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Graph: DBPix image storage vs OLE Embedding and Linking in Microsoft Access


Efficient Image Storage in MS Access -
Store Photos, Graphics & Pictures in Access

    
DBPix Image Control 
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Introduction - Example - Other Issues - Solution - Implementation - Resources 

Any suggestion of storing images in MS Access (such as jpeg photos & other graphics/pictures) usually meets with a response such as:
"Don't ! Access is terribly inefficient at storing images".

This is not the case. The Access 'OLE Object' field can store any binary data, including images, with negligible overhead compared to the file-system.

This perceived inefficiency relates to the specific cases of OLE-Embedding and OLE-Linking. These techniques can cause a significant storage overhead when used for images, particularly with photos or scanned pictures in jpeg format. It is not uncommon for an Access database to hit the size-limit for the mdb file (1 or 2 GB, depending on the version) after as few as 100 jpg images, when in fact the database could store many thousands of pictures.

Imaging for Access that's Easy, Efficient & Fast
  • NO OLE Bloat
  • NO App Dependencies
  • NO Complex Coding
  • NO Performance Penalty
  •  DBPix logo
    Read More

    Example

    Empty database size = 112 KB (Access 2000).
    OLE Server for jpg: Microsoft Photo Editor 3.0 (default/typical configuration).


    Example 1 - jpeg photo 2240 x 1680, low compression - file size = 2357 KB (2.30 MB)

    Size of Database + 1 Image:
    OLE Embedded33,572 KB(32.79 MB)1319 % overhead
    OLE Linked22,392 KB(21.87 MB)845 % overhead
    Raw Binary (Blob)2,488 KB(2.43 MB)1 % overhead

    Example 2 - jpeg photo 2240 x 1680, high compression - file size = 183 KB (0.18 MB)

    Size of Database + 1 Image:
    OLE Embedded33,572 KB(32.79 MB)18222 % overhead
    OLE Linked22,392 KB(21.87 MB)12100 % overhead
    Raw Binary (Blob)300 KB(0.29 MB)3 % overhead


    OLE Embedding and Linking clearly cause a very significant storage overhead, and the more highly compressed the original image, the higher the overhead. In the worst case the database grew by over 180 *times* the size of the image file that was inserted. The raw-binary overhead, however, is negligible.

    Other OLE Embedding Issues

    Because the data is stored in the private format of the OLE Server application, we cannot simply extract it to a file or stream it to a web browser etc. In most cases the only way to 'extract' the image involves obtaining an uncompressed bitmap version of the image, and then re-compressing it to a file of the original format. In the case of JPEG, the lossy nature of JPEG compression will cause a further reduction of image quality, and any metadata will be lost (e.g. EXIF digital camera info or jpeg IPTC info).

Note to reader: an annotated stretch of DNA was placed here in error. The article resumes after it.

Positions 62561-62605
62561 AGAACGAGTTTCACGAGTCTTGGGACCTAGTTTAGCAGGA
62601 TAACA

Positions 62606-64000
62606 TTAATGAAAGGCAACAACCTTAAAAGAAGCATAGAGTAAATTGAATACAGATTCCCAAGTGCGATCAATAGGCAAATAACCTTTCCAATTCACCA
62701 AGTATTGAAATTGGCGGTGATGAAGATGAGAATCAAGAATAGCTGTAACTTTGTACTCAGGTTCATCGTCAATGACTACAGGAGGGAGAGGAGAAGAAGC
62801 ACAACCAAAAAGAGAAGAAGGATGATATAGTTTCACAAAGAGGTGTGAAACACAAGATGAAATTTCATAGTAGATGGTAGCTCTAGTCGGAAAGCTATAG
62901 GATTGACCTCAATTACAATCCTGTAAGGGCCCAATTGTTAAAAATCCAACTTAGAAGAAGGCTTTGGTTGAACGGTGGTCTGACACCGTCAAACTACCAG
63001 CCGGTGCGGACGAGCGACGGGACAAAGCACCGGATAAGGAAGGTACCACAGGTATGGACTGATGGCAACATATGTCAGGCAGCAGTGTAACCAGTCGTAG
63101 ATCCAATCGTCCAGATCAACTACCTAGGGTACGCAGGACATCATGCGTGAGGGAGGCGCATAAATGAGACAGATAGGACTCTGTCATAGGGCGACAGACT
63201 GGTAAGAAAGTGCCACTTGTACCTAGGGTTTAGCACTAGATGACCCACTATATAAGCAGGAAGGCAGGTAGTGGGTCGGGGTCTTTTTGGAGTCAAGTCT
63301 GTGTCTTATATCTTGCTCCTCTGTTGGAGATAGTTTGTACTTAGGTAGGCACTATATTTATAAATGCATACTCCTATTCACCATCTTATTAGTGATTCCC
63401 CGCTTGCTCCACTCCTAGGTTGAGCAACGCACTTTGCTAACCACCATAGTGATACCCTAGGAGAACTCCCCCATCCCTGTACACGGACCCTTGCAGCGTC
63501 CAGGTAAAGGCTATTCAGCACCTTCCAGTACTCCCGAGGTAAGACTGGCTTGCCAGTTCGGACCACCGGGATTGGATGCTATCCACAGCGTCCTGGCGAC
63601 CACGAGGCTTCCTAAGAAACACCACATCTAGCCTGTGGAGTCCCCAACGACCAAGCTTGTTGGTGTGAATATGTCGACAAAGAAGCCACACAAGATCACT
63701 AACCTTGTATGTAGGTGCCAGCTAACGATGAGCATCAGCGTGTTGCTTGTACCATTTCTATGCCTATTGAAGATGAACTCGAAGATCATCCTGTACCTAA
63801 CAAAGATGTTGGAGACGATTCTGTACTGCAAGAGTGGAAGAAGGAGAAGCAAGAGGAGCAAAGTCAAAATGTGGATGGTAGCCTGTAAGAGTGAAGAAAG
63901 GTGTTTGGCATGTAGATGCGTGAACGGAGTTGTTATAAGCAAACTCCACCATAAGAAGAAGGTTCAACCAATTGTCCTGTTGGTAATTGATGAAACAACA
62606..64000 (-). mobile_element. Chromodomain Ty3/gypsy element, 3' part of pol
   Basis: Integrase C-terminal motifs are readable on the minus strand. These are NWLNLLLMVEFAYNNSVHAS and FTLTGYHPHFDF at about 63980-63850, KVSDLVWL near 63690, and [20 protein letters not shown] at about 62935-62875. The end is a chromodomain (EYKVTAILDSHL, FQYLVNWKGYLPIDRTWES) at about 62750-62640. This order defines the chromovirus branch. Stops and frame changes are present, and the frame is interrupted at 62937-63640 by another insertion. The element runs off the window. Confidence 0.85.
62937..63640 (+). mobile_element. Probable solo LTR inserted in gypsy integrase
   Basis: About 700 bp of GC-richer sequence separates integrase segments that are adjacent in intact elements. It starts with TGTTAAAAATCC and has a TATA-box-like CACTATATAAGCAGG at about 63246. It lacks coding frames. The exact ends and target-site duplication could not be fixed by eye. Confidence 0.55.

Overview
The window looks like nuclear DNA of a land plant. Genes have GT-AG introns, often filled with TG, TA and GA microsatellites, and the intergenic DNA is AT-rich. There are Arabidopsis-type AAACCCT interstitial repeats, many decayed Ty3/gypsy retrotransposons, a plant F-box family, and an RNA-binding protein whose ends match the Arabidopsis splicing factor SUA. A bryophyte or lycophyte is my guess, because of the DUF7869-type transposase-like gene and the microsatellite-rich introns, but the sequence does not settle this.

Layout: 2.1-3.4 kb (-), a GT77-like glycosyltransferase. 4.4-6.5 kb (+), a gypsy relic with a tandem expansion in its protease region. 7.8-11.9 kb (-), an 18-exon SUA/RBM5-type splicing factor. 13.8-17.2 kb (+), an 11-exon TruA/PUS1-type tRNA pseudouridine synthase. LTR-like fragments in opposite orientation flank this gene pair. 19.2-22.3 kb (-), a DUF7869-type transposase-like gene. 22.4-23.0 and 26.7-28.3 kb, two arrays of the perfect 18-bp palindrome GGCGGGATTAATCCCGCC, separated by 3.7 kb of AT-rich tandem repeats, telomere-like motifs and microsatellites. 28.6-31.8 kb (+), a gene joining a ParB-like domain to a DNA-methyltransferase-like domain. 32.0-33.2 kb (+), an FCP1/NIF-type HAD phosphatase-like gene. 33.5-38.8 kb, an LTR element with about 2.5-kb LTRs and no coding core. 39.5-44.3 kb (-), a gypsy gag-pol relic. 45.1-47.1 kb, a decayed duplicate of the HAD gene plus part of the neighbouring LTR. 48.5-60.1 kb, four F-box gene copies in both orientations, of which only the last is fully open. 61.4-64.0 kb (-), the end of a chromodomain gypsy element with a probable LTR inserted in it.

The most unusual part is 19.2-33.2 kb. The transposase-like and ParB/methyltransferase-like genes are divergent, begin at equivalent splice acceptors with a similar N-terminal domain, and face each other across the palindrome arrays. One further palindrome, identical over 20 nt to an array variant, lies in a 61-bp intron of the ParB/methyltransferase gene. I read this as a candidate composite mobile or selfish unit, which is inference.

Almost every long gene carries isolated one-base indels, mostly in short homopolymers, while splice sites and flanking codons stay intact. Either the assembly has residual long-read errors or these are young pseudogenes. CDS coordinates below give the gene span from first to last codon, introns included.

The relevant 'OLE Server' application must be installed and correctly registered on any machine that will use the database. This can be difficult to configure and maintain and is a common source of problems, for example if a user installs new software which 'takes-over' the relevant file registration, (e.g. for ".jpg"), or when new versions of Windows or Office/Access are installed.

    Update: Office 2003 no longer includes an OLE Server application for various image formats (including jpeg) and may remove/replace existing OLE Server applications, usually causing existing images to display as icons, and new ones to be inserted as a package.

    The Solution

    Storing the images as raw-binary (BLOB) data avoids all of these problems. By storing the image in it's original compressed format the overhead is avoided, and the image can easily be extracted directly back to a jpg file (without loss), or streamed to a web browser, used with other development tools such as VB, etc. Metadata is preserved, and the dependency on an OLE Server application is removed.

    Implementing Raw Binary Storage

    Images can be loaded from files into an OLE Object/binary field (and extracted directly back to files) by using the ADO GetChunk and AppendChunk methods in VBA or other languages. In this way it is possible to display an image by extracting it to a temporary file and then using conventional file-based approaches, such as using the Access Image Control (though there are caveats with this control).

    A far easier and more powerful solution is provided by DBPix, which can bind directly to binary fields (including an Access Form or Report dataset, or an ADODC in VB) and provides most commonly required functionality without a single line of code. As well as ease-of-use and efficiency, DBPix overcomes numerous potential problems with Access image handling and provides enhanced functionality, such as asynchronous decoding, EXIF viewing, resampling & thumbnailing, Zoom, pan and alignment control, rotation (including lossless jpeg rotation) and more.


    Imaging for Access that's Easy, Efficient & Fast
  • NO OLE Bloat
  • NO App Dependencies
  • NO Complex Coding
  • NO Performance Penalty
  •  DBPix logo
    Read More

    Resources & Links

    DBPix Image Control
    DBPix Samples
    Pictures in Access Forms & Reports - Access 2003 OLE Object Photo Image & Picture Problems
    Access Image Database Techniques

    MS KB 123151: ACC: Why OLE Objects Cause Databases to Grow
    MS KB 103257: ACC: Reading, Storing, & Writing Binary Large Objects (BLOBs)
    MS KB 210486: ACC2000: Reading, Storing, and Writing Binary Large Objects (BLOBs)